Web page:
Why is funding my Trust so important?

If you have signed your Living Trust document but haven't changed titles and beneficiary designations, you will not avoid probate. Your living trust can only control the assets you put into it. You may have a great trust, but until you fund it (transfer your assets to it by changing titles), it does not control anything. If your goal in having a Living Trust is to avoid probate at death and court intervention at incapacity, then you must fund it now, while you are able to do so.

What happens if I forget to transfer an asset?

You should also prepare a “Pour-Over Will” that will act as a safety net. When you die, the Will “catches” any forgotten asset and sends it to your Trust. The asset will go through probate first, but then it can be distributed according to the instructions in your Trust.

Which assets should I put in my Trust?

Generally, assets you want in your Trust include real estate, bank/saving accounts, investments, business interests, and notes payable to you. You will also need to change most beneficiary designations to your Trust so those assets will flow into your Trust and be part of your overall plan.

Should I put my Real Estate in the Trust?

Putting your Real Estate in a Trust has very little effect on the property or how it is managed. You can transfer real estate you own to your Living Trust and purchase new real estate in the name of your Trust.

As long as the Living Trust is "revocable," transferring real estate to your Trust should not disturb your current mortgage in any way. Even if the mortgage contains a “due on sale or transfer” clause, retitling the property in the name of your trust should not activate the clause. Refinancing may be more difficult. Lending institutions may require you to conduct the business in your personal name and then transfer the property to your Trust.

There should be no effect on your property taxes because the transfer does not cause your property to be reappraised. There will have no effect on your being able to use the capital gains tax exemption when the property is sold. Your homeowner, liability and title insurance will not be affected.

What about Real Estate in another state?

If you own Real Estate in more than one state, you can deed the out-of-state property into the Trust. Otherwise, your family may be faced with two separate probate estates, one in the state where you live, and a second in the state where your real estate is located, which is referred to as "ancillary probate."

Should I put my Life Insurance in my Trust?

The answer to that question depends on the size of your Estate. Federal Estate Taxes must be paid if the net value of your estate when you die is more than the amount exempt at that time. In Pennsylvania, the death benefit from a life insurance policy is always free of inheritance tax. The federal government does include life insurance in your taxable Estate; however, under current IRS Rules, if your Estate is under $5,430,000, then no tax is due. Also, if a surviving spouse claims the marital deduction for such assets, then no tax is due. Other states may have their own estate/inheritance tax, and it is possible your estate could be exempt from federal tax but have to pay state tax.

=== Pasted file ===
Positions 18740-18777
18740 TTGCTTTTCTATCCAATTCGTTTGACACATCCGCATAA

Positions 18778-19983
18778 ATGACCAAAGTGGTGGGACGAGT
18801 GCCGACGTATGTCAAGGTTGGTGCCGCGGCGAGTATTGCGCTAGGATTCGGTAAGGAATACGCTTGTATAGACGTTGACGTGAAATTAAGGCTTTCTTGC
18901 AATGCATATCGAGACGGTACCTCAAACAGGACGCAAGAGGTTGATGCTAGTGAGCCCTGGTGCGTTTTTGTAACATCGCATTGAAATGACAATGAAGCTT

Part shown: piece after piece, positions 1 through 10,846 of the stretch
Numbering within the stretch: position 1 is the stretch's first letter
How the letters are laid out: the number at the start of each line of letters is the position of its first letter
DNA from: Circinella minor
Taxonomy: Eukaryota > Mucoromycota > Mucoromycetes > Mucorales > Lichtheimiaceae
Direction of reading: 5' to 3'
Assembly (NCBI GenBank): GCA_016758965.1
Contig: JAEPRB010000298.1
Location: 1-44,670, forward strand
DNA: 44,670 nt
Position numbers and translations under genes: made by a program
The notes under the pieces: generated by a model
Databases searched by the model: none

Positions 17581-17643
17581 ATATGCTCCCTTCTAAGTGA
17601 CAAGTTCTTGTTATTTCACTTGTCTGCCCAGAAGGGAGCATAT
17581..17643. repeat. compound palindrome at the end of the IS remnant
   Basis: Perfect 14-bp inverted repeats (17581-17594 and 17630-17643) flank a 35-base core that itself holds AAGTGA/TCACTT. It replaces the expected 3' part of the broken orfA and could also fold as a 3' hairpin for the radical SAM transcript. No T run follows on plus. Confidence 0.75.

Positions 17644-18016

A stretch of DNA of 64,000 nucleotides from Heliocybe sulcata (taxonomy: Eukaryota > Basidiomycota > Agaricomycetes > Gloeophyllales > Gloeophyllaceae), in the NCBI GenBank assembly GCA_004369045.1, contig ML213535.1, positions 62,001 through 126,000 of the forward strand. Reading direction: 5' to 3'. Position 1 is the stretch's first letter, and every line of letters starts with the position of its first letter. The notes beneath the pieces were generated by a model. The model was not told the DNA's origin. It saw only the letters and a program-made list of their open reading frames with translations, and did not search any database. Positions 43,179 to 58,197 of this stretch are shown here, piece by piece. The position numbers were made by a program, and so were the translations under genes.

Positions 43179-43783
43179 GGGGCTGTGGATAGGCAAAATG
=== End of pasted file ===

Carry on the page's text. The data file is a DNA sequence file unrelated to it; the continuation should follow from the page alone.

There are some restrictions on transferring existing policies to an "Irrevocable" Life Insurance Trust. If you die within three (3) years of the transfer date, the IRS will consider the transfer invalid and the insurance will be back in your Estate. These restrictions, however, do not apply to new policies purchased by the Trustee of a Trust.

Should I put my IRA or other tax-deferred plans in my Trust?

You should not change the ownership of these plans to your Living Trust. You can name your Trust as the beneficiary, but be sure to consider all your options, which could include your spouse; children, grandchildren, or other individuals; a Trust; a charity; or a combination of these.

Whom you name as beneficiary will determine the amount of tax-deferred growth that can continue on this money after you die.

Most married couples name their spouse as beneficiary because 1) the money will be available to provide for the surviving spouse and 2) the spousal rollover option can provide for many more years of tax-deferred growth. It is important to remember that after your death, your spouse can “roll over” your tax-deferred account into his/her own IRA and name a new beneficiary, preferably someone much younger, including children and/or grandchildren would be. A Non-spouse Beneficiary can also inherit a tax-deferred plan and roll it into an IRA to continue the tax-deferred growth, but only a spouse can name additional beneficiaries.

The one caveat here is that when you name an individual as a Beneficiary, you lose control of how the money is used. After you die, the beneficiary can do whatever he or she wants with this money, including cashing out the account and destroying your carefully made plans for long-term, tax-deferred growth. The money could also be available to creditors, spouses, and ex-spouses, and there is the risk of court interference at incapacity.

Naming a Trust as Beneficiary will give you maximum control because the distributions will be paid not to an individual, but into a Trust that contains your written instructions stating who will receive this money and when. After you die, distributions will be based on the life expectancy of the oldest Beneficiary of the Trust. You can also set up separate Trusts for each Beneficiary so that each one's life expectancy can be used.

What about property that does not have a "title?"

Personal property (artwork, clothing, jewelry, cameras, sporting equipment, books and other household goods) typically does not have a formal title. Your attorney will prepare an assignment to transfer these items to your Trust.

What if I buy new assets after I fund my Trust?